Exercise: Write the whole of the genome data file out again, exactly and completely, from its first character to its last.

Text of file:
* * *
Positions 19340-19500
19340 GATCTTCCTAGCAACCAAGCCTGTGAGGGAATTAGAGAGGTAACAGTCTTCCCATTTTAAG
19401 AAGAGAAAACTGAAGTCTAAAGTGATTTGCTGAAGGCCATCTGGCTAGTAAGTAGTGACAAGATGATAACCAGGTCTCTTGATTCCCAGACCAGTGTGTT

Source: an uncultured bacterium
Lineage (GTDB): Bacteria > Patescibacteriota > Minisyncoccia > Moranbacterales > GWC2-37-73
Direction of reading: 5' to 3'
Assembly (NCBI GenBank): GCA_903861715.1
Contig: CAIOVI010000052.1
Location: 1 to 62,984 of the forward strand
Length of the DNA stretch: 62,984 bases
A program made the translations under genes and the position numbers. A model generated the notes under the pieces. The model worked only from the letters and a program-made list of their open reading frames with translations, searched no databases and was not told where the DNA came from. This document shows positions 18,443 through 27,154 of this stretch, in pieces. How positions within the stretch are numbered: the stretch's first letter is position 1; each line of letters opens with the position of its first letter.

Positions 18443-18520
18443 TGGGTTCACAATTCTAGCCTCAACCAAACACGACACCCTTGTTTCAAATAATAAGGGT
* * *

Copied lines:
Positions 19340-19500
19340 GATCTTCCTAGCAACCAAGCCTGTGAGGGAATTAGAGAGGTAACAGTCTTCCCATTTTAAG
19401 AAGAGAAAACTGAAGTCTAAAGTGATTTGCTGAAGGCCATCTGGCTAGTAAGTAGTGACAAGATGATAACCAGGTCTCTTGATTCCCAGACCAGTGTGTT

Source: an uncultured bacterium
Lineage (GTDB): Bacteria > Patescibacteriota > Minisyncoccia > Moranbacterales > GWC2-37-73
Direction of reading: 5' to 3'
Assembly (NCBI GenBank): GCA_903861715.1
Contig: CAIOVI010000052.1
Location: 1 to 62,984 of the forward strand
Length of the DNA stretch: 62,984 bases
A program made the translations under genes and the position numbers. A model generated the notes under the pieces. The model worked only from the letters and a program-made list of their open reading frames with translations, searched no databases and was not told where the DNA came from. This document shows positions 18,443 through 27,154 of this stretch, in pieces. How positions within the stretch are numbered: the stretch's first letter is position 1; each line of letters opens with the position of its first letter.

Positions 18443-18520
18443 TGGGTTCACAATTCTAGCCTCAACCAAACACGACACCCTTGTTTCAAATAATAAGGGT